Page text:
Glenn Ligon “‘Nobody’ and Other Songs” at Thomas Dane Gallery 29 January – 7 March
The video, “The Death of Tom,” is based on the final scene from Uncle Tom’s Cabin, Edwin S. Porter’s 14-minute silent film made for the Thomas A. Edison studio in 1903. Shot on 16 mm black and white film, Ligon sought to recreate Tom’s death scene, where the main character of Harriet Beecher Stowe’s novel lies on the floor of a woodshed as visions of the future float over his head. However, after the footage was developed, he discovered the images were blurred. Intrigued by this disappearance – the subject of his own artistic production in paintings and other media over the last decade and a half – Ligon decided to use the “ruined” film anyway, transferring it to video and adding a commissioned score by the jazz pianist Jason Moran based on the vaudeville song “Nobody.” The resulting video, with its dense shadows and ghostly lights, hovers on the edge of representation and becomes a narrative that – like the larger historical narratives to which it refers – remains unfinished business.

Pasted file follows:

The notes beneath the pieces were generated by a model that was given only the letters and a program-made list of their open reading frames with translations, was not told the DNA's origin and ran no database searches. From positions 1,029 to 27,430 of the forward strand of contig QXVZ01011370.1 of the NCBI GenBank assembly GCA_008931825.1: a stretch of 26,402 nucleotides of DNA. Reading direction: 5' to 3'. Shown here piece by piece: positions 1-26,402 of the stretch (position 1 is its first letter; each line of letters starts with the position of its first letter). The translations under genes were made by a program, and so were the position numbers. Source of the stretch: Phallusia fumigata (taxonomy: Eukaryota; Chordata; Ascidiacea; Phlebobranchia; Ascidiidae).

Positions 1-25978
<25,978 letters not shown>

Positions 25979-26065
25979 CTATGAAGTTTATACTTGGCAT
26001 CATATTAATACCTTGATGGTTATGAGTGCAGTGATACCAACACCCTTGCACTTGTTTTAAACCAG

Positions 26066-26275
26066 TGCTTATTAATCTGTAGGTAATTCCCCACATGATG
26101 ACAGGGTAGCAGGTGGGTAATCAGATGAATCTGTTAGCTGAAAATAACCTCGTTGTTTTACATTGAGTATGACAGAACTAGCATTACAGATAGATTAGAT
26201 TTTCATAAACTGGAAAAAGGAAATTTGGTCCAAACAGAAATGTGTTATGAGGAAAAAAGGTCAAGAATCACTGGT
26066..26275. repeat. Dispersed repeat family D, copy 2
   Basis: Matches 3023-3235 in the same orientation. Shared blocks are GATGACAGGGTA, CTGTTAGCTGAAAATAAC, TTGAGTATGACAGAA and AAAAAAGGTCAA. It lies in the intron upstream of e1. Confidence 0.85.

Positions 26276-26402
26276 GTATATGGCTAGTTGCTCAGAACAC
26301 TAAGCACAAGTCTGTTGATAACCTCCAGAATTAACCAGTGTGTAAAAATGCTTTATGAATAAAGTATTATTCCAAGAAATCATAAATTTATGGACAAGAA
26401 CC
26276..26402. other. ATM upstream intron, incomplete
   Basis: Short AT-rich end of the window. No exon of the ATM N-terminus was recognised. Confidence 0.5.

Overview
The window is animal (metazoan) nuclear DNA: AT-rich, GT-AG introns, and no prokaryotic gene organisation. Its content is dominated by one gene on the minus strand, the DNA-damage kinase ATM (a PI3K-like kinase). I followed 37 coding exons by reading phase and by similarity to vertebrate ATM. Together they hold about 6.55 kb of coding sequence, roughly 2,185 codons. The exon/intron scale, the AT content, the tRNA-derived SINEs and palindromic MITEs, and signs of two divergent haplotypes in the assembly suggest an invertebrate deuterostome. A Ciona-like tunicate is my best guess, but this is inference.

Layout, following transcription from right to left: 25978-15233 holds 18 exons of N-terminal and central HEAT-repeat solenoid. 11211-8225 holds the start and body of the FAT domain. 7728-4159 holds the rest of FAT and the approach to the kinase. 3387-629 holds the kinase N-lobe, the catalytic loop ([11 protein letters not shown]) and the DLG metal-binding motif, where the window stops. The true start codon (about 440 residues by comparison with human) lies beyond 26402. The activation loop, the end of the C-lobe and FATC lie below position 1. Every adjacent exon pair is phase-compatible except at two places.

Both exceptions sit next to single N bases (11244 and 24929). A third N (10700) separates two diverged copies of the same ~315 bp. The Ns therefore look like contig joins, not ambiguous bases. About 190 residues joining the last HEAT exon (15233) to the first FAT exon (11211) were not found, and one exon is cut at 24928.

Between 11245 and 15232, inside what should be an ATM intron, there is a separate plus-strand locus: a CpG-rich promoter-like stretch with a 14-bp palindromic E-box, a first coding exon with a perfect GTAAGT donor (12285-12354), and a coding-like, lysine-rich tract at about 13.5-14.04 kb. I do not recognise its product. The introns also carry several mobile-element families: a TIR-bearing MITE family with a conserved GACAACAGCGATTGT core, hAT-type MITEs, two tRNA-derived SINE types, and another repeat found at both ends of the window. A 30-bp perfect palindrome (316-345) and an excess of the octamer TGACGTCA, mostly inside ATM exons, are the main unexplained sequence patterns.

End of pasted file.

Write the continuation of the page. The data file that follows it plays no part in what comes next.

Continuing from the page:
In addition, Ligon has produced a set of photogravures based on frames of the video. Another work in the show is “Untitled”, the last of a series of neon pieces inspired by the first chapter of Dickens “A Tale of Two Cities.” The neon spells “America” in large letters and the glowing white tubing has been painted black on the front but not the back, so that the letters appear backlighted by white light. The neon also has an animator, which makes the light slowly fade off and on over the course of several hours. Glowing and eclipsed, fading and reviving, the neon is a meditation on the optimism and ambivalence of this particular historical moment. Other works in the show include “Excerpt”, a neon based on Nauman’s “One Hundred Live and Die” and a series of oilstick drawings which use text from Franz Kafka’s diaries.
Glenn Ligon (b 1960) lives and works in New York. In 2005 he was the subject of a major touring exhibition, “Some Changes,” which was presented at the Power Plant, Toronto. The exhibition was co-curated by Wayne Baerwaldt, former Director of the Power Plant, and Thelma Golden, Director of the Studio Museum in Harlem, and travelled to Contemporary Arts Museum, Houston, The Andy Warhol Museum, Pittsburgh, the Wexner Center for the Arts, Columbus, and the Musée d’Art Moderne of Luxembourg. ? He has exhibited widely in the United States and around the world. Ligon’s work is held in distinguished collections including The Whitney Museum, NY, The Museum of Modern Art, NY, The Museum of Contemporary Art, Chicago and The Tate Modern, London.
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